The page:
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I have been writing in PHP for just over half a year now, and whilst I am a long way off being an expert, I can get around quite easily and turn out scripts for whatever I need. I come from an object-oriented background and this is something that PHP seems to use very little of, if at all, in its default libraries.


Most external libraries I use or create, work with an object-oriented design whereas the defaults seem to use the next example. I'll use the file/writing reading process as an example:

$file_path = "/path/to/file.txt";
$file_handle = fopen($file_path, "w+");
$content = fread($file_handle, filesize($file_path));
fclose($file_handle);

Now to me, it would make more sense to be using a design that looks something like this:

$file_handle = new FileStream("/path/to/file.txt");
$content = $file_handle->read();
$file_handle->close();

Now I am quite sure that there will be a definite reasoning behind this, as the same idea is applied to strings, arrays, cURLs, MySQL queries etc. I would be interested to know what it is.

So, if it is better to write distinct functions taking a handle or resource as a first parameter e.g.

object_method($handle, $value);

Then why do most popular (external) PHP libraries prefer to use:

$object->method($value);

And which should I be using when writing my own libraries and applications?

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1  
Because OOP in PHP is relatively new, and only became useful in the later 5.x versions. PHP has a LOT of old baggage to drag around. –  Marc B Feb 23 '12 at 19:20
    
Can't speak for the authors, but my guess is legacy reasons; if it works, don't break it. –  Joachim Isaksson Feb 23 '12 at 19:20
    
not an S.O type of question. –  Dagon Feb 23 '12 at 19:20
1  
There are already enough answers, that mentions, that PHP is not an OOP-language from the start. However, worth to mention, that in fact PHP is not a pure OOP-language right now ;) It declares itself a "multiparadigm language", that (in this context) means, that it doesn't want to pack everything into classes just because "it can" –  KingCrunch Feb 23 '12 at 19:24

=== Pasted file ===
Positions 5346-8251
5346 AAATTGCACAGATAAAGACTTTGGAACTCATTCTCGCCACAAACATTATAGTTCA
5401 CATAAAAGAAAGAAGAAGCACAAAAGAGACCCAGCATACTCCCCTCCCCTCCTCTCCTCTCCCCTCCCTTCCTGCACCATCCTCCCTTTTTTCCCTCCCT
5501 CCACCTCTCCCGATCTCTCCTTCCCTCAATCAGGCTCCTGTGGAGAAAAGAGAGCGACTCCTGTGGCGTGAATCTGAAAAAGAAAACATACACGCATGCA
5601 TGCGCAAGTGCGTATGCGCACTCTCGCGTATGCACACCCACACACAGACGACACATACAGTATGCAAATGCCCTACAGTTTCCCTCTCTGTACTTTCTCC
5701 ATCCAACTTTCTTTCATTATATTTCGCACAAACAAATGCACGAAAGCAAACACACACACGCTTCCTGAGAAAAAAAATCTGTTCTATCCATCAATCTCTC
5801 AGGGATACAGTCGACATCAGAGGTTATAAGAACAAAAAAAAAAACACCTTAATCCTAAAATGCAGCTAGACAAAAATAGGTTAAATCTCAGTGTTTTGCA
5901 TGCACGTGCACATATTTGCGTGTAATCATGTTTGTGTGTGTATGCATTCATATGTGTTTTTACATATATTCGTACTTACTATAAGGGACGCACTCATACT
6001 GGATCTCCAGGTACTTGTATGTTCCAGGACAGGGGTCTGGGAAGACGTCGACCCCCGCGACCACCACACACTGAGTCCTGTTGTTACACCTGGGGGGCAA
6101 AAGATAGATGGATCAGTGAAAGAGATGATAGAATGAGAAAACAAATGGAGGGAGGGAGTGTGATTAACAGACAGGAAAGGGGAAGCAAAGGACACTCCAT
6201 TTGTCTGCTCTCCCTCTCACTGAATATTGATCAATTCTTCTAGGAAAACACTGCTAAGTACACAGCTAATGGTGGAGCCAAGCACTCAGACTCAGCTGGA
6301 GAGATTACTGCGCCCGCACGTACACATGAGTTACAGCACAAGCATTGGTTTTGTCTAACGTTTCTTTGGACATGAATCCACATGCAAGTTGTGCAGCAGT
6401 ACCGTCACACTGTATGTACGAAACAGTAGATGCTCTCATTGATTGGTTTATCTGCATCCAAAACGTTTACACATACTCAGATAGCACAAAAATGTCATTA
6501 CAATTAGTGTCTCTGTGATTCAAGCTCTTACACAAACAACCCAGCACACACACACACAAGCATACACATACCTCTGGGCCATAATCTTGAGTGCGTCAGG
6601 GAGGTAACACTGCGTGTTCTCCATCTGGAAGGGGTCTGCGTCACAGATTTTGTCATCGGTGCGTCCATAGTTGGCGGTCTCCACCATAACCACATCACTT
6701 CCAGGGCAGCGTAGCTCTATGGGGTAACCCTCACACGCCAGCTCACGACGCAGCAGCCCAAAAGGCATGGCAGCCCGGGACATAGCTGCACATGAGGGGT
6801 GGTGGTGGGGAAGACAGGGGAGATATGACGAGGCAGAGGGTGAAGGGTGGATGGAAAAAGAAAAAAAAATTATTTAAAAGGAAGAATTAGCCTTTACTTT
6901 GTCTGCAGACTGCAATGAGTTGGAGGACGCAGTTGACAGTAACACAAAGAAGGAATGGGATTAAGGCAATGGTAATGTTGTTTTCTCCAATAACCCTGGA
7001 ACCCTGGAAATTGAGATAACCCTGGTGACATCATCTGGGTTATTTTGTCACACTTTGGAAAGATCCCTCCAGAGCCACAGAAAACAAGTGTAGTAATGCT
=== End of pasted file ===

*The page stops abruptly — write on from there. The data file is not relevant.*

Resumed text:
6 Answers 6

up vote 2 down vote accepted

It's because there weren't objects when PHP was first written. There are a number of libraries that wrap basic PHP functionality with OO. Much like MFC wrapps the basic C Windows API with C++ classes.

If you use a framwork like Kohana, it provides lots of those wrappers for you like a File Wrapper http://kohanaframework.org/3.0/guide/api/File

Here's Kohana full API http://kohanaframework.org/3.0/guide/api/

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PHP wasn't an OOP language until recently.

The real OOP appeared only in v5.x; all the old functions are left for the reasons of backwards compatibility, and why to invent something new when old is working well?

That said, for some libraries there are OOP alternatives; e.g. there is a PDO library which replaces the legacy procedure-style mysql library.

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PHP originally was written as a simple way to add dynamic text to HTML pages--not a formal well defined OO language. Until php 5 OO was very limited. Zend (the php creators and maintainers) want to ensure a high degree of backward compatibility, since a large chunk of the web runs on php.